Openreach is expanding its coverage of fast broadband, including G.fast and fibre, as the UK crosses its targets of 90 percent superfast broadband coverage.
The broadband infrastructure provider will conduct trials of fibre-to-the-premises (FTTP) in Bradford in Yorkshire, providing businesses in Kirkgate High Street and Listerhills Science Park with speeds of up to 1 Gbps.
New housing developments with more than 250 premises will get FTTP infrastructure built in for free. A scheme to provide the connectivity will also be available through joint funding options to smaller developments.
Openreach also announced that it would expand its trials of G.fast technology to new pilot sites in Cambridgeshire and Kent.
This will reach Cherry Hinton in Cambridgeshire and Gillingham in Kent.
Since August, G.fast trials have been taking place in Huntingdon, Cambridgeshire.
The news comes after Ed Vaizey, minister for the digital economy, announced in a parliamentary debate that the UK had reached its goal of covering over 90 percent of the country with superfast broadband.
"I’m determined to roll out ultrafast broadband, and G.fast technology is the best way to deliver that to the majority of the UK as quickly as possible," said Clive Selley, CEO of Openreach.
"We also plan to roll out significantly more fibre-to-the-premises, and we’re trialling a range of options in Bradford to use that technology increasingly in future – wherever it makes sense."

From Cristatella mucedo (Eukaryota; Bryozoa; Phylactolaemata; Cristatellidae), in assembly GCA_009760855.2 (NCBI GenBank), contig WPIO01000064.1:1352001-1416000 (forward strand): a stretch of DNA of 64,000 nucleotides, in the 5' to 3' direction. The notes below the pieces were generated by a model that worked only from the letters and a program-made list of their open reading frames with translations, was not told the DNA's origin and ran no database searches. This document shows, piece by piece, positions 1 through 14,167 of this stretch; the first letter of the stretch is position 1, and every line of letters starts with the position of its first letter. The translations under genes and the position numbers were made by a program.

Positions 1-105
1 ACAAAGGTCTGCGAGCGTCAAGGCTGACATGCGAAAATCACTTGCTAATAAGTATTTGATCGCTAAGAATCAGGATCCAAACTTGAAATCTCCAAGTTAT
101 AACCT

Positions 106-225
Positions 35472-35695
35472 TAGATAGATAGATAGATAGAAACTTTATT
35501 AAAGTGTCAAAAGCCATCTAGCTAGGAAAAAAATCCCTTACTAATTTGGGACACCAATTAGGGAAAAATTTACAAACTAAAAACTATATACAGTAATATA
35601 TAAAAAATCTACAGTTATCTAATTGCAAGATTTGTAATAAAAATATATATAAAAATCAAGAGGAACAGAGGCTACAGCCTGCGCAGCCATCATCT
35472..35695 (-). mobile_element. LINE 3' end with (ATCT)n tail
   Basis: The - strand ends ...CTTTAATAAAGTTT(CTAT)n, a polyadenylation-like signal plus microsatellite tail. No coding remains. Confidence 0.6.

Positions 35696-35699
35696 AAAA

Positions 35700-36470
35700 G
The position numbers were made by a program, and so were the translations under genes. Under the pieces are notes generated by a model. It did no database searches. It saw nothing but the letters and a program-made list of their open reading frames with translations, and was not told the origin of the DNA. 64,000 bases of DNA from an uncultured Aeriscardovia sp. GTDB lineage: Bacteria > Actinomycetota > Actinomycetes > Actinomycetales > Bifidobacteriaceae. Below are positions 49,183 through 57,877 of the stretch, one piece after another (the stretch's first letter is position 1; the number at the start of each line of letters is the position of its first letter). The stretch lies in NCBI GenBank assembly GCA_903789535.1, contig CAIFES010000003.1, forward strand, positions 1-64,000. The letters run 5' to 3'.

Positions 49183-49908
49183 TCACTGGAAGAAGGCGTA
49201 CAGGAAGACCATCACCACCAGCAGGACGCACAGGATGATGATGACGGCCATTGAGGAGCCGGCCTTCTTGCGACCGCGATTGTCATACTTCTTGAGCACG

Extending the range of frequencies available through existing copper networks, G.fast provides ‘ultrafast’ broadband speeds, defined as speeds of 100Mbps or over.
BT claims it delivers speeds of up to 330 Mbps, which is over ten times the current UK average.
The advantage is that fibre does not need to be rolled out to the home to provide higher connectivity speeds, which can be costly.
Gigabit broadband through fibre is offered through high-speed operators such as Hyperoptic. CityFibre and Gigaclear.
Openreach is making it clear that it wants fibre to form a greater part of its coverage in the future, as the Bradford trial shows.
This comes after the Ofcom Digital Communications Review was announced last month, which did not call for Openreach to be split off from the BT Group as many parties had feared and hoped.
Openreach’s greater embracing of fibre is probably a response to Ofcom’s desire, expressed in the report, that "the UK will move towards a new fibre future, with widespread availability of competing ‘fibre to the premise’ and cable networks to homes and businesses."